February has been bone dry, but it’s too early to turn on the sprinklers
How about this weather?
Unusually warm and dry temperatures may make it feel like spring, but they also bring notes of caution from Sacramento weather watchers.
High temperatures in the mid 70s twice tied Sacramento records last week. By contrast, our “normal” for early February daytime highs is 60 degrees.
What’s more alarming is the lack of moisture. So far, February—usually among the rainiest months—has been bone dry. Historically in Sacramento, this month averages more than 3.5 inches of precipitation.
With such dry weather, forecasters have become mentioning the dreaded “D” word—drought.
After tracking almost normally, the rainy season has fallen far off pace. According to the National Weather Service, Sacramento Executive Airport reports 6.14 inches total since Oct. 1, compared to 10.48 inches through Feb. 10 last year and the average to date of 11.19 inches.
What’s worse is that 6 inches is only a third of the 18-inch “normal” rain year total. According to the NWS, the driest Sacramento February on record was way back in 1899 with only 0.04 inches. More recently, February 1995 saw only 0.19 inches, but that followed widespread flooding the prior month.
People tend not to think about saving water until summer, or when their garden starts getting thirsty. But they should be thinking about saving now, says Amy Talbot, water efficiency program manager for Sacramento’s Regional Water Authority, the umbrella organization that represents two dozen local water districts and providers.
It’s her job to help local residents save water year-round. “We just did another round of focus groups, and as before, found that people really do make decisions about when and how much to water their landscape based upon the weather and how [their landscape] looks,” Talbot said.
If the weather is warm and the ground looks dry, people turn on the sprinklers.
“With the weather recently being unseasonably warm, we urge people to actually check soil moisture with a moisture meter, screwdriver or by using a hand shovel to dig down six inches to feel the soil,” Talbot said. “It might be warmer than usual and the soil might look drier on the surface, but the days are still shorter and the nights very cool with moisture in the air. It’s likely your landscape does not need to be watered, but the only way to know for sure is to check.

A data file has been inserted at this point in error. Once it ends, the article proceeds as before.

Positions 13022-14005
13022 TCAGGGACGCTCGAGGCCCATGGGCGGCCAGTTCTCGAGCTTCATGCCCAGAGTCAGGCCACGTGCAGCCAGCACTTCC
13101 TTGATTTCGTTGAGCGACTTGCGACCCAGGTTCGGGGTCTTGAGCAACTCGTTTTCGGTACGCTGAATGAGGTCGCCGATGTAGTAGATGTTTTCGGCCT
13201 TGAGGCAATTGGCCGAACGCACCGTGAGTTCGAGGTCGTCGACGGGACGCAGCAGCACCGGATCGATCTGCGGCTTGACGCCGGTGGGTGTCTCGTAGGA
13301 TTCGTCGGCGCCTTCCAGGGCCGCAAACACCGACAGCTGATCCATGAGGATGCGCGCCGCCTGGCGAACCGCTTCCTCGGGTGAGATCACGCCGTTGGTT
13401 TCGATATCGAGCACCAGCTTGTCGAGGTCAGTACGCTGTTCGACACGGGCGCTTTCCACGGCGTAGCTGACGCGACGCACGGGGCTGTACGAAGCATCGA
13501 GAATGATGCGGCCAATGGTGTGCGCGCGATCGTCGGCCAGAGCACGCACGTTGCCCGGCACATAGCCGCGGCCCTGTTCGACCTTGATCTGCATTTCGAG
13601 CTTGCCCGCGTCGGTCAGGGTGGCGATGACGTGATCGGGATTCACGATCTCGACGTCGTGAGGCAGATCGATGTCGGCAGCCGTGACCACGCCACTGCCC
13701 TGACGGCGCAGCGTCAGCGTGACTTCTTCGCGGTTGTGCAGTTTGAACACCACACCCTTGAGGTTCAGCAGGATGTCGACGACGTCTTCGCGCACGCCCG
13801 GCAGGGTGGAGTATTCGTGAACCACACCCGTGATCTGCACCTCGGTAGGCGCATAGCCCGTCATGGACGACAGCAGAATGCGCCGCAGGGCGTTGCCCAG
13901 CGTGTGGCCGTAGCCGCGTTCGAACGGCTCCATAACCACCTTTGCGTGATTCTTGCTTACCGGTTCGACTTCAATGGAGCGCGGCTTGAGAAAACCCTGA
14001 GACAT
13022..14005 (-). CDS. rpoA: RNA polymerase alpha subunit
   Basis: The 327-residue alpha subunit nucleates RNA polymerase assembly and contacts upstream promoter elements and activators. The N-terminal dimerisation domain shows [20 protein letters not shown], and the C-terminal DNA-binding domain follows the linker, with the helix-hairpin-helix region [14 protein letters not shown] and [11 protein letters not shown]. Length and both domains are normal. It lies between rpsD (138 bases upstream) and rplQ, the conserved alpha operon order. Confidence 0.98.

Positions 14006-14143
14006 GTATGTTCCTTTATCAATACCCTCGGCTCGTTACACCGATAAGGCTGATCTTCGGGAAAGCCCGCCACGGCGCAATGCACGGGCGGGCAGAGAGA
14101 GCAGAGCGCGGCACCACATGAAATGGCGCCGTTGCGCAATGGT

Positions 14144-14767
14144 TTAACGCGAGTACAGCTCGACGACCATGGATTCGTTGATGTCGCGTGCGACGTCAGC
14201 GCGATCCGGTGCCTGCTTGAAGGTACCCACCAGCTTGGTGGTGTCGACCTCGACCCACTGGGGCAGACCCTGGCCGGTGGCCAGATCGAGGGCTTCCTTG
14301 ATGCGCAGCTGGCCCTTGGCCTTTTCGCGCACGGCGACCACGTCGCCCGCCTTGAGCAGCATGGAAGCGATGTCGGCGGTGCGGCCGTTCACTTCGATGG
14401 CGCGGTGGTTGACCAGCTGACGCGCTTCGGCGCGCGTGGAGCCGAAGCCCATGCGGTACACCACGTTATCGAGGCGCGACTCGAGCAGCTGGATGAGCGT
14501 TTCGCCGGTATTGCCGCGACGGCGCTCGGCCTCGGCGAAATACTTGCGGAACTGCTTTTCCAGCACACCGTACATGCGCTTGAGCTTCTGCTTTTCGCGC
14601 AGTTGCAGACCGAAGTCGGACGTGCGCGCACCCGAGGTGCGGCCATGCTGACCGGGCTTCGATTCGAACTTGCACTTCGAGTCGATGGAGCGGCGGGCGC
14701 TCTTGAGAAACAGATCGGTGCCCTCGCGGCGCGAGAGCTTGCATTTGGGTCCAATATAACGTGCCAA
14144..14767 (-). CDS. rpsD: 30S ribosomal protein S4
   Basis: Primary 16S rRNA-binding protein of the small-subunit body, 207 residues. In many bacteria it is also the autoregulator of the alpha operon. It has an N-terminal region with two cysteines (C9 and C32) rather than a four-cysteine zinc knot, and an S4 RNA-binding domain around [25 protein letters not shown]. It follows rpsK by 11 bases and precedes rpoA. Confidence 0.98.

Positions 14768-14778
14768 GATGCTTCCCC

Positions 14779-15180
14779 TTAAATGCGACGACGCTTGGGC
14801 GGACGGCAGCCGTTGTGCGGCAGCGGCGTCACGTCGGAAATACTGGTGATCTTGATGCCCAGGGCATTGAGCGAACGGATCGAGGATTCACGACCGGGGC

“If your landscape does need water, we recommend hand watering,” she added, “so that you deliver water only to the plants that really need it.”
As for prospects of another drought? It’s more complicated.
Warm, dry weather brings more use, but so far, just a little spike.
“Typically it’s not just one factor like a single hot month that causes a spike, but rather a combination of factors like above average temperatures matched with below average precipitation,” Talbot said. “It’s the layered effect.”
And we have water in the bank. Folsom reservoir is 92% full compared to its historical average; that’s good.
“One dry month or even one dry year doesn’t really concern water suppliers as much as multiple dry years back to back,” she said. “It’s a marathon not a sprint when it comes to water supply. It is still too early to say whether 2020 will be a wet or dry year.”
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